By Cynthia Hetherington

Data, at its most annoying, is a commodity with social media sites selling your Likes to data providers. Data, at its most dangerous, allows terrorists and scammers—as near as your neighbor or from faraway lands—to farm from open sources the personal addresses of our military personnel to threaten them and their families. They robocall mercilessly and prey on the elderly. Unfortunately, we share much of the data that generates these annoyances and threats

In this blog series, we help you understand the dark side of information sharing. You will learn the pitfalls of oversharing and how to reduce your online risks. You will gain useful tips for protecting your personally identifiable information (PII) and preventing identity theft, learn how to opt out of online vendors and how to remove you PII from three major DNA collection retrieval services.

Take the Test

We generate a good deal of the information found in online databases due to our inclinations for simplicity, discounts, and connectivity. For instance, does your keychain look like holiday garland with commercial value cards dangling from it? Gliding through the airport, do you advertise who you are with easily visible bag tags displaying your status and address? Are you or your family members regularly checking Facebook and Instagram feeds from a smartphone or a laptop? Is your wallet bulging with credit and/or debit cards and not dollars? Do your home and cell phones receive unsolicited offers or scam calls? Is your postal mailbox full of unsolicited offerings? If any of these scenarios applies to you, you are oversharing your information.

Want to get a sense of how much information you generate and spread during an average day? Try the following offline example: Over the course of a week, keep a journal of all the times you share your name, address, phone number, or credit card number on- and offline. How often you drive a car through a tollbooth with an automated payment system such as E-Z Pass or Fast Pass? How often you Like your friend’s social media posts? How often you use a grocery store coupon card? How often you pay your bills online? How often you answer unsolicited email?

After this exercise, you may think that completely removing yourself from the online world would be insurmountable. Paying for goods and services with a credit card, automated toll stations, and having a minicomputer, i.e., your mobile phone, in the palm of your hand are some of the practical, modern conveniences you rely on almost daily. Give them up? Not likely.

Oddly enough, such personal information has always been readily available—although it required investigative experience and/or a serious commitment to locate these types of details through county courthouses, administrative offices, and other public record venues. Since the advent of the easily accessible and always available World Wide Web, public record companies have become accessible to everyone, with over 100 such companies in the U.S. alone. These companies will locate individuals and share personal details about where they live, who lives with them, their ages, and so on, for anyone interested in finding out.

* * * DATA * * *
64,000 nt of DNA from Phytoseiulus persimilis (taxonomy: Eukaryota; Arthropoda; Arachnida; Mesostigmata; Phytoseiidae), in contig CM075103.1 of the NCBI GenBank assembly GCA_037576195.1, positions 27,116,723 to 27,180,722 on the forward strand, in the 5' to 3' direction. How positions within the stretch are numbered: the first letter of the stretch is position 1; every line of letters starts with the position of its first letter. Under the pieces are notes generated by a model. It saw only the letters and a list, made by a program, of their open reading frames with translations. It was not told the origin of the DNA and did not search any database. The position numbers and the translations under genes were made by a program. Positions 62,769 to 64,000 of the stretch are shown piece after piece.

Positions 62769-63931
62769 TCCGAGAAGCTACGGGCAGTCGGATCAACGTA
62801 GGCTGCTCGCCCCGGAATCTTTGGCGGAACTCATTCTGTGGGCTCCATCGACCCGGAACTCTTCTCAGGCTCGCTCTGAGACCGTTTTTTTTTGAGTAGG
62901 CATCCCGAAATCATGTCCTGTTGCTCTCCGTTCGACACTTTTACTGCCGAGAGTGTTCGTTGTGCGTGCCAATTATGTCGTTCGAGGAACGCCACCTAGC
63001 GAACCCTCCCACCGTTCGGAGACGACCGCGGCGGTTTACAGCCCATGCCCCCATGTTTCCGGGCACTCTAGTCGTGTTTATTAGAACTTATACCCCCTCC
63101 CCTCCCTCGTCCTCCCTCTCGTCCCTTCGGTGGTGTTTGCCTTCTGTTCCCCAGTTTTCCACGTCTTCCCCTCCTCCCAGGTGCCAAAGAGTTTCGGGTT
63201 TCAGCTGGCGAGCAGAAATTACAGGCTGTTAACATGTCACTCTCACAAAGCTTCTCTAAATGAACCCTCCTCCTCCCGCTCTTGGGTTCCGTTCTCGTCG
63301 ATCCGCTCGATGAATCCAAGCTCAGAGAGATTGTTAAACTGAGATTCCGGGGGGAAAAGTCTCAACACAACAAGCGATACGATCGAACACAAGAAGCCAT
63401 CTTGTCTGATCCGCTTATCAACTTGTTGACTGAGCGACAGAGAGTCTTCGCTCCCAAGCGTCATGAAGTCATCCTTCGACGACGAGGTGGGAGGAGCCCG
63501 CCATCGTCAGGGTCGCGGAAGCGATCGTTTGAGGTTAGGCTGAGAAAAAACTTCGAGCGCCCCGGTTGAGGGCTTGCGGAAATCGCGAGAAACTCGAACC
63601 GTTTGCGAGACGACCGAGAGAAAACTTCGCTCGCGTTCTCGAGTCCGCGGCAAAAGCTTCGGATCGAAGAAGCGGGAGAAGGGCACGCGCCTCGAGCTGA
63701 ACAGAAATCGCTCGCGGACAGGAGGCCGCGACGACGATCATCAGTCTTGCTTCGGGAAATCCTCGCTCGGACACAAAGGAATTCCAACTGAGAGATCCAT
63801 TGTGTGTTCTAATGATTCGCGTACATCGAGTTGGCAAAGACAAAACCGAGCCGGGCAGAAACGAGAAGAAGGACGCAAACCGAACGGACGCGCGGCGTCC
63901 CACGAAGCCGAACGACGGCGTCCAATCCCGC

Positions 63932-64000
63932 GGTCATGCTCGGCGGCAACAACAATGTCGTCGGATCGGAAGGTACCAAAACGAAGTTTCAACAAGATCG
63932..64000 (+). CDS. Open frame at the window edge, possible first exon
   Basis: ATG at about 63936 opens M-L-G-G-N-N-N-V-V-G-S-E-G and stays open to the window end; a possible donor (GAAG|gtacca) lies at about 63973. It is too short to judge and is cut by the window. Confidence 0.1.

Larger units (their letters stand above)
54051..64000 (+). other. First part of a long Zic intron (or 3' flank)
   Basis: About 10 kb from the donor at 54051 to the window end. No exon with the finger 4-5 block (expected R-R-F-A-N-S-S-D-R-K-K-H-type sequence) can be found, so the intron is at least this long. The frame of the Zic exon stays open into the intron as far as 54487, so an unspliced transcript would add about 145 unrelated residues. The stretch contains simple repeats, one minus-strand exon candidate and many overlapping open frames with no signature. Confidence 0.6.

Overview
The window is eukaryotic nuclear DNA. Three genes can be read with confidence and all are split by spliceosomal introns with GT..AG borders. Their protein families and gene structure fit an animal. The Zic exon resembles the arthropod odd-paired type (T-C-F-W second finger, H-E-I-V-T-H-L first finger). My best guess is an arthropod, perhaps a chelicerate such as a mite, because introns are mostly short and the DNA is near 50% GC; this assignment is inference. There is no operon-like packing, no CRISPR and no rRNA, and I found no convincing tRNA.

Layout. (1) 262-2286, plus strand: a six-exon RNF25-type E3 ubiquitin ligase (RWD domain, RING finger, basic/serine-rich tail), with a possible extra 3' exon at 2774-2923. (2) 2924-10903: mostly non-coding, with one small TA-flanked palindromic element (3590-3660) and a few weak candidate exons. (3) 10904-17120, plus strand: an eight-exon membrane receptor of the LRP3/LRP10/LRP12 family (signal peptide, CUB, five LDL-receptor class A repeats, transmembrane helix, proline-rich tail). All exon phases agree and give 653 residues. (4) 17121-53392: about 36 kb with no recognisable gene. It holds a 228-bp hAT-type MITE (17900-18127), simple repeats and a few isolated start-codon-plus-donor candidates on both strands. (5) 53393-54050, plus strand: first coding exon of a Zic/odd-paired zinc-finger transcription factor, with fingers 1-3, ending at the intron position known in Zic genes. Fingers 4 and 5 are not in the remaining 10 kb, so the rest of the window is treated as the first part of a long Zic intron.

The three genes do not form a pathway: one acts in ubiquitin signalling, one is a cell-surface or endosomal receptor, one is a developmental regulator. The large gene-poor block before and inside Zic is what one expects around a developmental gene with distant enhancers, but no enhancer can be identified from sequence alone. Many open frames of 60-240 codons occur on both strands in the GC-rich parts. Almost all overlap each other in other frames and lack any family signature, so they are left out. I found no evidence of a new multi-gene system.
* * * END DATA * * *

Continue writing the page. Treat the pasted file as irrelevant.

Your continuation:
Our series, Info Exposed, is meant to help you to facilitate your personal privacy in a very open online world. There is no one solution, no one vendor, that has all the answers. The best security practices start at home. Using our tips as a guide, you can begin to remove, obstruct, or obscure the open source information that leaves you and your family vulnerable online. The entire report, Information Exposed, is also available to download for free.


Are you an analyst or investigator looking for advanced OSINT training on risk assessment and risk monitoring? If so, check out Hg’s webinar series, where you can attend live sessions and receive CEUs or watch previously recorded sessions to beef up your investigative skills.


Are you concerned about your company’s or employees’ points of vulnerability through online and open sources? Our skilled analysts are experts at removing personal information that puts you, your business partners, and your family at risk. Learn how our team can assist you in assessing and monitoring your risks. 


Cynthia Hetherington, MLS, MSM, CFE, CII is the founder and president of Hetherington Group, a consulting, publishing, and training firm that leads in due diligence, corporate intelligence, and cyber investigations by keeping pace with the latest security threats and assessments. She has authored three books on how to conduct investigations, is the publisher of the newsletter, Data2know: Internet and Online Intelligence, and annually trains thousands of investigators, security professionals, attorneys, accountants, auditors, military intelligence professionals, and federal, state, and local agencies on best practices in the public and private sectors.